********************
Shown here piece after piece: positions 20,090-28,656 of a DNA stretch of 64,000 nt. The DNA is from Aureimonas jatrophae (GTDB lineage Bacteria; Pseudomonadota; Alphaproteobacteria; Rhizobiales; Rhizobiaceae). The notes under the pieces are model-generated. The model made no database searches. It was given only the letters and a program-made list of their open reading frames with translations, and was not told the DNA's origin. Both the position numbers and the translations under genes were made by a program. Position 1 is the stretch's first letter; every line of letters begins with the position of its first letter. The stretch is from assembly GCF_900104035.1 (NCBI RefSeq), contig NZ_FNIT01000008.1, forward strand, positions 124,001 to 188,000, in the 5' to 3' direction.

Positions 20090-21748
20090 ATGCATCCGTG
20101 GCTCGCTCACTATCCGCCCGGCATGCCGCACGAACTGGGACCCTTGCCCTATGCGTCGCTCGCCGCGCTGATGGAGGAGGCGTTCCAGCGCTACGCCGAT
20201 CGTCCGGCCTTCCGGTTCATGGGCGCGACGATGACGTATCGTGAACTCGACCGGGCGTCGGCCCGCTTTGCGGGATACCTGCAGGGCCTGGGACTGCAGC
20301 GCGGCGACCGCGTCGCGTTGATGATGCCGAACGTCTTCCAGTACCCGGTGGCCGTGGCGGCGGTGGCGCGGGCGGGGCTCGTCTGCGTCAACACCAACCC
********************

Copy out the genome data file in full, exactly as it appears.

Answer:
Shown here piece after piece: positions 20,090-28,656 of a DNA stretch of 64,000 nt. The DNA is from Aureimonas jatrophae (GTDB lineage Bacteria; Pseudomonadota; Alphaproteobacteria; Rhizobiales; Rhizobiaceae). The notes under the pieces are model-generated. The model made no database searches. It was given only the letters and a program-made list of their open reading frames with translations, and was not told the DNA's origin. Both the position numbers and the translations under genes were made by a program. Position 1 is the stretch's first letter; every line of letters begins with the position of its first letter. The stretch is from assembly GCF_900104035.1 (NCBI RefSeq), contig NZ_FNIT01000008.1, forward strand, positions 124,001 to 188,000, in the 5' to 3' direction.

Positions 20090-21748
20090 ATGCATCCGTG
20101 GCTCGCTCACTATCCGCCCGGCATGCCGCACGAACTGGGACCCTTGCCCTATGCGTCGCTCGCCGCGCTGATGGAGGAGGCGTTCCAGCGCTACGCCGAT
20201 CGTCCGGCCTTCCGGTTCATGGGCGCGACGATGACGTATCGTGAACTCGACCGGGCGTCGGCCCGCTTTGCGGGATACCTGCAGGGCCTGGGACTGCAGC
20301 GCGGCGACCGCGTCGCGTTGATGATGCCGAACGTCTTCCAGTACCCGGTGGCCGTGGCGGCGGTGGCGCGGGCGGGGCTCGTCTGCGTCAACACCAACCC